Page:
Some of you know that I raise money for the National Multiple Sclerosis Society by doing a bike ride every year in the fall. The goal of these rides is to raise enough money to fund research into a cure for MS.

At every event, there are riders who have been diagnosed with MS, who wear jerseys that say, “I Ride With MS.” The idea is to raise awareness of how many people in this country live with MS, and to give people an opportunity to meet those who are living with the disease and to learn about their story. In short, these jerseys create an opportunity for conversation and building relationships.

For almost everyone with MS, the initial diagnosis brings with it an enormous amount of fear, because no one can know if their illness will progress rapidly, or if it will progress slowly. Moreover, most of the people with MS understand the financial burden that is involved with the illness – money that they will be spending on tests, on doctor’s visits, or in lost income because their symptoms make it impossible to work on some days.

Some people lose a lot of money because they go to all the doctors that they can find that promise some sort of cure – even cures that are not approved by the medical community. And others take part in clinical trials, becoming guinea pigs for untested treatments and medications because they so desperately want to find a cure. Sometimes these trials go well, and other times, their issues are compounded with unexpected side-effects.

One person living with MS had a story of their own initial fear at their diagnosis, and how they prayed every day for “healing.” When they went to an older and wiser individual to speak about this fear, this person told them, “Usually, when we talk about healing, what we really mean to say is that we want to be ‘cured.’ But, healing often involves a whole lot more than just being ‘cured’ of an illness. It’s just that for most of us, ‘healing’ has become synonymous with being ‘cured.’ Are you willing to accept healing, or just a cure?”

Obviously, part of the reason that so many of us think of being healed as “being cured” is because of these stories that we find in the Gospel reading today. The entire Gospel is about miraculous cures of illness at the hands of Jesus.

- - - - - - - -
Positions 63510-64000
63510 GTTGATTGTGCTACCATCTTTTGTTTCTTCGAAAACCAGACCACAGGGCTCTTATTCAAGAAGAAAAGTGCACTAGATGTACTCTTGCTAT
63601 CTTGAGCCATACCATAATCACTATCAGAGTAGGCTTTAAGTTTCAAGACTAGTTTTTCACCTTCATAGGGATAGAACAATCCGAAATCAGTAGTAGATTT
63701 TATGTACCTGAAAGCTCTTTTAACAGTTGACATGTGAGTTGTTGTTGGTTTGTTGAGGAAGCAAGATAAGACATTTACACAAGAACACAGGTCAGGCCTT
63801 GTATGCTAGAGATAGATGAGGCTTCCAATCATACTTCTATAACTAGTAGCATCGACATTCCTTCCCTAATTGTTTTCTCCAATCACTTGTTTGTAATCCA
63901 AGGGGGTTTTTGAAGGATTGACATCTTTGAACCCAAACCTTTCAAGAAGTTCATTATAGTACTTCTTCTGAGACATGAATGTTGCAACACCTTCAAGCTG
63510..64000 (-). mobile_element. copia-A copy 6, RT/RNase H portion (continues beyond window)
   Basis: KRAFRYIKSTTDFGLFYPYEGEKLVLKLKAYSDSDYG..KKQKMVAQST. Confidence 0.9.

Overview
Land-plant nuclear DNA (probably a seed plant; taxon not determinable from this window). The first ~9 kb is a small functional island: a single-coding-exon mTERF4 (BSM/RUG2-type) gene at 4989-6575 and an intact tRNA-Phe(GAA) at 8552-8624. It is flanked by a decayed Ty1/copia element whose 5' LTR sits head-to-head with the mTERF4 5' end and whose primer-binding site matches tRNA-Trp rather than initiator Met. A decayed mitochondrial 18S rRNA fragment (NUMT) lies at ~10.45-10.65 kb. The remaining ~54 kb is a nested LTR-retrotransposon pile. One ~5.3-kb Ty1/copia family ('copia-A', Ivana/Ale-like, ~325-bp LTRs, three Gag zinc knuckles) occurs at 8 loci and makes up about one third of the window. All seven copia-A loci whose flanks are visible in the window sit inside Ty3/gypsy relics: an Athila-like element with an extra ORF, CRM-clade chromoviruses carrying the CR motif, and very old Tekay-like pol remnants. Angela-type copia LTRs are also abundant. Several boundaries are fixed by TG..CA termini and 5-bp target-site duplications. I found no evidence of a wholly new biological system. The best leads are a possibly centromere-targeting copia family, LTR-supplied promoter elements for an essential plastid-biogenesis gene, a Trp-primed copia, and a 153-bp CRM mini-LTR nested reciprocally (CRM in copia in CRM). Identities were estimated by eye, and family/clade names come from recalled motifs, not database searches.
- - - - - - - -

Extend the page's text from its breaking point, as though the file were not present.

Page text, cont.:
The first story involves Jairus, a leader of the Synagogue, and a very wealthy and important man. He comes to Jesus, falls at his feet, and begs him to come and heal his little daughter. “Come lay your hands on her, so that she may be made well, and live.”

And the next sentence is very simple. It says, “So he went with him.” That is, Jesus went with Jairus, walking toward his house, where his little daughter lay sick, simply because Jairus asked him to. And as they were walking, so many people crowded around Jesus that one translation says they “thronged him.” 

Now, suddenly, Mark interrupts one story to bring us another, so we know that Mark thought this second story was important for his readers and listeners. At this point, he tells us the story of a woman who had been bleeding for twelve years. It seems that she had endured the ancient equivalent of Clinical Trials at the hands of physicians. She had probably been a guinea pig for all sorts of treatments at the hands of these doctors, and nothing had helped. According to the Jewish purity laws, she would have been considered unclean because of her bleeding. But more importantly, despite this, the real factor that would have made her an outcast was that she was poor. She had spent all of her money on doctors. More so than the purity laws, she would have been looked down on and dismissed for being poor. People would have ostracized her from society for both being sick and being poor. We can see that she was desperate to find a cure so that she could once again become part of the community, and spend time with those she knew.

She was so desperate that she was willing to break all of these purity laws, pushing in through the crowd of people so that she could “only touch his clothes.” She knew that if she touched his cloak, she would be made well. She risked punishment at the hands of the leaders of the people – in fact, people very much like this very important leader of the Synagogue, Jairus himself – by essentially making all the people she touched on the way to Jesus “ritually unclean.” But she pushed on, touched Jesus’ cloak. 

And was instantly cured.

It’s at this moment that Jesus stops suddenly, turns around in the crowd, and says, “Who touched me?”